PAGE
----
Phi

0.198

0.297

0.287

0.584

Player

Team

W

L

ERA

A. Leiter

NYM

8

5

5.57

S. Reynolds

Atl

7

4

5.46

T. Glavine

NYM

6

9

4.73

G. Maddux

Atl

7

8

4.63


John BigBoote

Uh, Mo.  Duh.

Next Up

 

Atlanta opens the second half with an eight game home stand.  The Mets bring whatever is left of their major league roster in for four sound thrashings, with the Cubs dropping in for a two-day layover afterwards. An equally stupid two game set with the Marlins follows.  The Braves then hit the road for four games in Montreal before returning home for a six game stand split between Houston and LA.

Philadelphia hosts the Expos for four then gets a two-day set vs. the Mets followed by two at Wrigley.  A quick jaunt down to Florida follows for a three game set, then it?s back up to Cincinnati for one freaking game.  Yes, really.  Some moron at MLB actually scheduled them for two days in Chicago, then flew them to Miami, and then flew them back to the upper Midwest for a single freaking game in Cincinnati.  Amazing.  The Phils roll into August with LA and San Diego at home.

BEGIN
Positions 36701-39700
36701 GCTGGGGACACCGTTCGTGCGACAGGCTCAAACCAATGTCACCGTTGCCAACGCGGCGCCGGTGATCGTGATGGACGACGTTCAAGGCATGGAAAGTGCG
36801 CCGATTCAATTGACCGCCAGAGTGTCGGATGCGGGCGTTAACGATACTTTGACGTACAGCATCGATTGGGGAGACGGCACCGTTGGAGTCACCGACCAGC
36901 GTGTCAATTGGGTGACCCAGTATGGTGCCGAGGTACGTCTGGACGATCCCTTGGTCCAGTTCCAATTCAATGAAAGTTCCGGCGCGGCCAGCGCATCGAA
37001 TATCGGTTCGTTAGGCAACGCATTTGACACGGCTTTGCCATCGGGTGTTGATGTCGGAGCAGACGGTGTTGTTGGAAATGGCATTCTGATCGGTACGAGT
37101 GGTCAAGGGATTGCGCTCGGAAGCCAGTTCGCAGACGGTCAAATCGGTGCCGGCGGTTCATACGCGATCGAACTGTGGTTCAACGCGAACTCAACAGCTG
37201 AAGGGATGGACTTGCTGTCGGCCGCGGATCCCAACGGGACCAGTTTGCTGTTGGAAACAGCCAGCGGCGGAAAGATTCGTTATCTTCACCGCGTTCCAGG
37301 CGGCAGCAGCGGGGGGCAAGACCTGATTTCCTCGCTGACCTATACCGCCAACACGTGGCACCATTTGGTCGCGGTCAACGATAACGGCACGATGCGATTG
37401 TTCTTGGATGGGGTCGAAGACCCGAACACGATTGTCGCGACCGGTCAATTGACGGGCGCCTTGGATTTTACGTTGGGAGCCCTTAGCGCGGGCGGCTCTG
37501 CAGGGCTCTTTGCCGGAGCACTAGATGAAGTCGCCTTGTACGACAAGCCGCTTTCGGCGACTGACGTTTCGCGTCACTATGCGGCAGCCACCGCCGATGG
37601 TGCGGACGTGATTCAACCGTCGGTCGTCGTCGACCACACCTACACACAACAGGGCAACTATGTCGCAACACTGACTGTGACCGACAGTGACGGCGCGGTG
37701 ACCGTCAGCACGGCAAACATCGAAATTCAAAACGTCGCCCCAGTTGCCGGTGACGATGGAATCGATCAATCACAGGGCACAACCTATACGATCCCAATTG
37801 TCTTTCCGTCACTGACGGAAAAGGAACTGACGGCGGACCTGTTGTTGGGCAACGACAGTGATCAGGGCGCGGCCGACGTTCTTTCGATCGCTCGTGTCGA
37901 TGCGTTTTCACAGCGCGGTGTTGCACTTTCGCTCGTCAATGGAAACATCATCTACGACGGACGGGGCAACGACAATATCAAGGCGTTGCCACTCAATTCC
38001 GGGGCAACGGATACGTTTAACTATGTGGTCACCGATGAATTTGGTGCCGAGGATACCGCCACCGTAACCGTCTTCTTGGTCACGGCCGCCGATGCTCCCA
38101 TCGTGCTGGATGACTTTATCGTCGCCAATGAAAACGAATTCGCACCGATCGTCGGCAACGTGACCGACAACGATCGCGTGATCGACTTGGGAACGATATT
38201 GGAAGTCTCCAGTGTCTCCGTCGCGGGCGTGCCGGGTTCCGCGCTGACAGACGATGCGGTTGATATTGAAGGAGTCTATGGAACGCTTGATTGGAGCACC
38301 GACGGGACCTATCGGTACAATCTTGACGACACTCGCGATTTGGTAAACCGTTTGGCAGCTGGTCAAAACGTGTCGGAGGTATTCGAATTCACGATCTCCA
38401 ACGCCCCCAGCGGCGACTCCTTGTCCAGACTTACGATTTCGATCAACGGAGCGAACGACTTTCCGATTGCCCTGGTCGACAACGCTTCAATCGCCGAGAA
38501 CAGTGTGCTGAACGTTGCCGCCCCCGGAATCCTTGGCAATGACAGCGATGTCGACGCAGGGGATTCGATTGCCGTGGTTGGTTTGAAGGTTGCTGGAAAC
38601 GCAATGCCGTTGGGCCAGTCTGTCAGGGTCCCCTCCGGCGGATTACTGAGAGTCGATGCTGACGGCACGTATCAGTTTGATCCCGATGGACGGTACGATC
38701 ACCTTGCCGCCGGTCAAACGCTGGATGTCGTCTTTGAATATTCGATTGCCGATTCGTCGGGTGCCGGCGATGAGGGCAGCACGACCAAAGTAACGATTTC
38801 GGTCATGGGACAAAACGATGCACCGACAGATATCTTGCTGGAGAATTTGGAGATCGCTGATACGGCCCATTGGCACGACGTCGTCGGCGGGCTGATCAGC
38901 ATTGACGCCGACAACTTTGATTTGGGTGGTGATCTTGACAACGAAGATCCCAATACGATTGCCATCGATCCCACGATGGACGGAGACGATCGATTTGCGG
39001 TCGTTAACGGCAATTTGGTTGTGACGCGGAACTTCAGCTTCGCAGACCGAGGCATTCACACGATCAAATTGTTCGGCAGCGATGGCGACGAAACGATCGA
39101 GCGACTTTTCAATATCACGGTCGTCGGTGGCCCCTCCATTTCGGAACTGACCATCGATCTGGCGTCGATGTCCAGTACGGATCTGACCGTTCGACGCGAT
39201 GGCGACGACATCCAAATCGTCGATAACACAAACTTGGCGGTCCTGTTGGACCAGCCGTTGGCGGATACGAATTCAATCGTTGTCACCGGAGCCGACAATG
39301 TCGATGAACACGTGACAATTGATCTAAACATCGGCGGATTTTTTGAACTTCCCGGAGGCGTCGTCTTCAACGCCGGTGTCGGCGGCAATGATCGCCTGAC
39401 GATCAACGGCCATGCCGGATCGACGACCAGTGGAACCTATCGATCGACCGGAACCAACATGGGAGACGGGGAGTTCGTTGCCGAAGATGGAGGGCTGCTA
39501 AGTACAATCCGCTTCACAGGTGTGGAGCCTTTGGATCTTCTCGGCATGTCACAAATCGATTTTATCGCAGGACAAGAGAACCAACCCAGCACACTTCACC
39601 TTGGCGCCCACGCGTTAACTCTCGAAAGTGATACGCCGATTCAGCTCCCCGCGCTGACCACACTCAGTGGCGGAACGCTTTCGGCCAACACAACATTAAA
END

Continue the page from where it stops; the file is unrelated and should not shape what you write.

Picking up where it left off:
Montreal, as noted above, starts up again in Philly before visiting Florida for two days.  Then they?re back home for two vs. the Mets before Atlanta swings in for their four games.  The Cards and Brewers stop by for three games each after that, making for a nice long home stand to end the month.  (That?s actually in Montreal.)

Florida hosts the Cubs for three, Montreal for two, and makes a two-day stop over in Atlanta before returning home for a three game set with Philadelphia. Arizona and Houston visit Miami for three each afterwards.  Again, a nice little home stand, interrupted only by that goofy-assed two game road trip up I-75.